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Racing the Clock: How to Beat the Tax Extension Filing Deadline

How to Beat the Tax Extension Filing Deadline - TaxAct Blog

We’ve all had good reasons for putting off doing our tax returns at one time or another. We were waiting for additional tax information. We weren’t sure how to handle a tax situation. The task seemed too daunting, or we never found the time to quite finish up.

Whatever the reason, now is the time to stop procrastinating because we need to file our returns before the tax filing extension deadline runs out on Oct. 15.

Follow these steps to beat the deadline now:

Find your blocking issues

If you set your taxes aside in April, or earlier, it can be difficult to even remember what kept you from filing last spring. Here are some ways to quickly jog your memory:

  • Look at your tax notes. As you prepare your tax return, you should keep notes on paper or on your computer about how you determined the information you enter on your return. Your notes should have a running list of information you still need to prepare your return, or questions you still have.
  • Read your return. If your return is almost complete, read it from front to back. You may not understand every line, but you should know where your income is reported and which deductions and credits you were allowed. If you didn’t get a deduction or credit you expected, see if you needed to answer one or more additional question(s) to get the tax benefits you deserve.
  • Use the Review section of TaxAct to find problem areas and missing information.
  • Look at the previous year’s return. It can help you remember items for this year’s return. Make sure carryovers, depreciation and other items are properly carried from one return to the next.

Allow time to request and receive missing information

If you’re missing information, such as a partnership K-1 form or a corrected Form W-2, you’re dependent on someone else to get it to you.

Be sure to request this information in time to receive it as far before the tax extension deadline as possible.

Don’t forget to keep receipts

Keeping good records is essential to getting all your tax deductions, and being prepared for an audit, should need arise. With that said, if you know you had expenses but you can’t produce proof of every dollar spent, you can make reasonable estimates under the so-called Cohan Rule.

If you are ever challenged, you will need to convince the IRS that you made the expenditures, even without records.

What if you’re afraid you’ll find more receipts for deductible expenses the minute you file your return? If you find more deductions later, you can file an amended return. The important thing is to get that return filed as soon as possible– before you have to pay the penalty for late filing.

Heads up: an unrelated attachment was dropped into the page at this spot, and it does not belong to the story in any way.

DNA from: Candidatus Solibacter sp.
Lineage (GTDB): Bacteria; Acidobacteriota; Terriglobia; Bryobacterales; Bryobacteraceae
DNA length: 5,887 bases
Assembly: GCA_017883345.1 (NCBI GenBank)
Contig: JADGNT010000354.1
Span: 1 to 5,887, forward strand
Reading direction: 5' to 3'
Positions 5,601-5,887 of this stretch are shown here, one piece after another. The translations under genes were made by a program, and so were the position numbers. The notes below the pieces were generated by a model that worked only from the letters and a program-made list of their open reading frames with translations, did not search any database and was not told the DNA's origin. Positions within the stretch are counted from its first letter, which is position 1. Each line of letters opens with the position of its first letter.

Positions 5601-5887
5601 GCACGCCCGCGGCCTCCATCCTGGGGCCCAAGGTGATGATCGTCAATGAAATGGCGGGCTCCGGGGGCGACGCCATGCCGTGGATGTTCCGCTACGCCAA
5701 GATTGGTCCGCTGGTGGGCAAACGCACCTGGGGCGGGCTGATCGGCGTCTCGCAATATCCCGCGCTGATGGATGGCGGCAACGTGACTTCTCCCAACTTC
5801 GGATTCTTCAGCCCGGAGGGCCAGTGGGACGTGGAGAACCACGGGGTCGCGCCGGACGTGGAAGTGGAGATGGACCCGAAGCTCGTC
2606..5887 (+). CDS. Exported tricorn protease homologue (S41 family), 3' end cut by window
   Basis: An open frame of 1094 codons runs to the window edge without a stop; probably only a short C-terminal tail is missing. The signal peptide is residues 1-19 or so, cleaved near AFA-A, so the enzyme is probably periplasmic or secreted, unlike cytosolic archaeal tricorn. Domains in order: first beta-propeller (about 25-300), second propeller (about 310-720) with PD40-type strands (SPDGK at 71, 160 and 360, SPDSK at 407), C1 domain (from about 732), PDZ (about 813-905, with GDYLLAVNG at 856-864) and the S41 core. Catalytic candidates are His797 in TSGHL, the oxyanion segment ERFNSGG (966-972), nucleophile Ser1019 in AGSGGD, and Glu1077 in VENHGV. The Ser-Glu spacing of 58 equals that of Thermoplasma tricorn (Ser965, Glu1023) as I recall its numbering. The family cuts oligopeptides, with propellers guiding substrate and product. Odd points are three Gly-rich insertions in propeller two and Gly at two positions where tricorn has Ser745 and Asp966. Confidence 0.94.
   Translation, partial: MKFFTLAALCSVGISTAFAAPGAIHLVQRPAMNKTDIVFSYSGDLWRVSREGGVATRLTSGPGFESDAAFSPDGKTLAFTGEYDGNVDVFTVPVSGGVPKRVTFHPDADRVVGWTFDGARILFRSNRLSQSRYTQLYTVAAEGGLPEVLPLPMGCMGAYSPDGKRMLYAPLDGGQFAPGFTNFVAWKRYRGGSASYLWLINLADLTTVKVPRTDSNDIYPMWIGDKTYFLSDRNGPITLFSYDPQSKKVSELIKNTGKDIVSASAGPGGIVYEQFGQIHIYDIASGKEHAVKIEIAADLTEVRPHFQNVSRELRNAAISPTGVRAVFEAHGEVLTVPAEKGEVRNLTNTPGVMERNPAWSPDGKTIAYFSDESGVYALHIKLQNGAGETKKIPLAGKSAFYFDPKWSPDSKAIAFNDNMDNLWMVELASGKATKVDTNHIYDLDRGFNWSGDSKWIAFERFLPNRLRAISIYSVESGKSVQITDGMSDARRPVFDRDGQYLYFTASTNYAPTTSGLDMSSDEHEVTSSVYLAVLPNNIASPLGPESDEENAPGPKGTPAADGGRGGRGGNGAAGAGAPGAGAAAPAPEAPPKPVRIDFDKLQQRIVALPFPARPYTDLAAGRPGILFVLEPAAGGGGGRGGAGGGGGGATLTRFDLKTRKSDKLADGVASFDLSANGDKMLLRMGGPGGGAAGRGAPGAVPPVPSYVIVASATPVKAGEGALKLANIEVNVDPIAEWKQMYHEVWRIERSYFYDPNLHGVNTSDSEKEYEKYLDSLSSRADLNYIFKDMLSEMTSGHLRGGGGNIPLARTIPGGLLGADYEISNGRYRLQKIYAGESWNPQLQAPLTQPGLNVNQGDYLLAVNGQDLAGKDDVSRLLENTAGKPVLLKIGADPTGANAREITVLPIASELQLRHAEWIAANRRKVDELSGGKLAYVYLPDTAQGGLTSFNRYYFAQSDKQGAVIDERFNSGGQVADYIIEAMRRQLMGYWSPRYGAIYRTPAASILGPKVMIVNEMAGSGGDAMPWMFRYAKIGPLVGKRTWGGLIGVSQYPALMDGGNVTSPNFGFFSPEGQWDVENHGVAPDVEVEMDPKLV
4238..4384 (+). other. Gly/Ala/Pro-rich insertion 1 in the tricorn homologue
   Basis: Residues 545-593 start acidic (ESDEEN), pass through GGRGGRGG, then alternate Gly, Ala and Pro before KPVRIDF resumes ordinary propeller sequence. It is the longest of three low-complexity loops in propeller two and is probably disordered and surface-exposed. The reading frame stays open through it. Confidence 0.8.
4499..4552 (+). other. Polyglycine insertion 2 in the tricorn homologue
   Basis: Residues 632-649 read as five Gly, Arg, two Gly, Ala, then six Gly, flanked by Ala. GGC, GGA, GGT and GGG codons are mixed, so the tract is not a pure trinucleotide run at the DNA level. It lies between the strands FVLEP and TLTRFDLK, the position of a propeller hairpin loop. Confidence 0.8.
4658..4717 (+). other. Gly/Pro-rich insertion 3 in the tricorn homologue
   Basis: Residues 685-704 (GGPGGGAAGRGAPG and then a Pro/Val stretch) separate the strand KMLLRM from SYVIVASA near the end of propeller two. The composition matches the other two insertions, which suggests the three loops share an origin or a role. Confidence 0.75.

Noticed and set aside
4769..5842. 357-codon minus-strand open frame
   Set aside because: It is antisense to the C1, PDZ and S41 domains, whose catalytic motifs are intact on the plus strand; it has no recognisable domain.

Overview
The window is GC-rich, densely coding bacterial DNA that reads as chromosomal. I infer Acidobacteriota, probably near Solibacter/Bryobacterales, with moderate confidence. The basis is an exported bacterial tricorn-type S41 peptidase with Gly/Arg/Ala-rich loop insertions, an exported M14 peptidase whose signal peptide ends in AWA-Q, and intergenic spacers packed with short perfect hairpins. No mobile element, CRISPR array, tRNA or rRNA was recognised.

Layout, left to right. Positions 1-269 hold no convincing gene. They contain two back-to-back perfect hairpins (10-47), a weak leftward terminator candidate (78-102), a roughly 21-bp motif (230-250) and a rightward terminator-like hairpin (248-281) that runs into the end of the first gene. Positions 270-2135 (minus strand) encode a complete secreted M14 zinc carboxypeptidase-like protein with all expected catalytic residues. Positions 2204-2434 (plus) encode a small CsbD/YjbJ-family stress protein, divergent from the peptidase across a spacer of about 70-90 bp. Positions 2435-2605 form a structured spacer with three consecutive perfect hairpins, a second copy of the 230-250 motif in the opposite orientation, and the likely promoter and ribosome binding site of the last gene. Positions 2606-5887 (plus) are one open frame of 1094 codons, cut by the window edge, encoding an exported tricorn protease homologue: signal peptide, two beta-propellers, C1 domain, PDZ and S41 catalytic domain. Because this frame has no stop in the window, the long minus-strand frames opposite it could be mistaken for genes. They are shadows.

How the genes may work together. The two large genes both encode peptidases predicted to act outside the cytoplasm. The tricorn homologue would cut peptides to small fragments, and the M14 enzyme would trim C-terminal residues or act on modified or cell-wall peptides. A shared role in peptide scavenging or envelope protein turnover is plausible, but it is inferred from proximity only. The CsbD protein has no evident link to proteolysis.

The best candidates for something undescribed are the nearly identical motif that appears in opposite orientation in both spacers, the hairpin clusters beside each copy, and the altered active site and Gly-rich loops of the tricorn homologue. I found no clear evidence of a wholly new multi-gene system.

Review your return — again

No matter how rushed you are, be sure to read and review your return a final time before you file. It’s a lot easier to find and fix something now rather than later.

If you miss a valuable deduction, you may never get another chance to find it. If you make a mistake, the IRS will notice.

For example, if you forget to enter income reported to you on a Form 1099 or W-2, you could get notices from the IRS and possibly have to pay penalties and interest.

Remember to go through the Review section of TaxAct one more time as well. T TaxAct’sReview section is designed to help identify areas of your return with incomplete information and potential problems.

Read your return.

Some people find it helpful to print their return and read the hard copy before they file. You should always save a printed copy of your return when you are satisfied with it, as well.

Ready, set, file!

If you file electronically you can transmit your return up to midnight on Oct. 15, and still meet the deadline. You’ll save yourself stress, however, if you file well before the clock strikes 12. Any problem with your online connection, or even a power failure, could cause you to file late.

If you file by mail, you’ll want to get your return postmarked by Oct. 15. That may mean waiting in line at the post office for the last mail pickup.

On April 15, many post offices stay open later to collect tax returns – sometimes up to midnight –but don’t count on the same services on Oct. 15. Make sure you know when the last mail pickup is in your area.

If you owe money with your return and you plan to pay using the Electronic Federal Tax Payment System® tax payment service, don’t wait until the last minute.

If you’re not signed up already, allow five to seven business days to after the IRS has validated your information to get signed up and receive your PIN in the mail. If you are signed up, be sure to submit your payment by 8 p.m. of the day before it’s due.

TaxAct makes preparing and filing your taxes quick, easy and affordable so you get your maximum refund. It’s the best deal in tax. Start free now or sign into your TaxAct Account.
About Sally Herigstad

Sally Herigstad is a certified public accountant and personal finance columnist and author of Help! I Can't Pay My Bills, Surviving a Financial Crisis (St. Martin's Griffin). She writes regularly at CreditCards.com, Bankrate.com, Interest.com, RedPlum, and MSN Money. She is an experienced speaker and a member of Toastmasters International. Follow Sally on Twitter.

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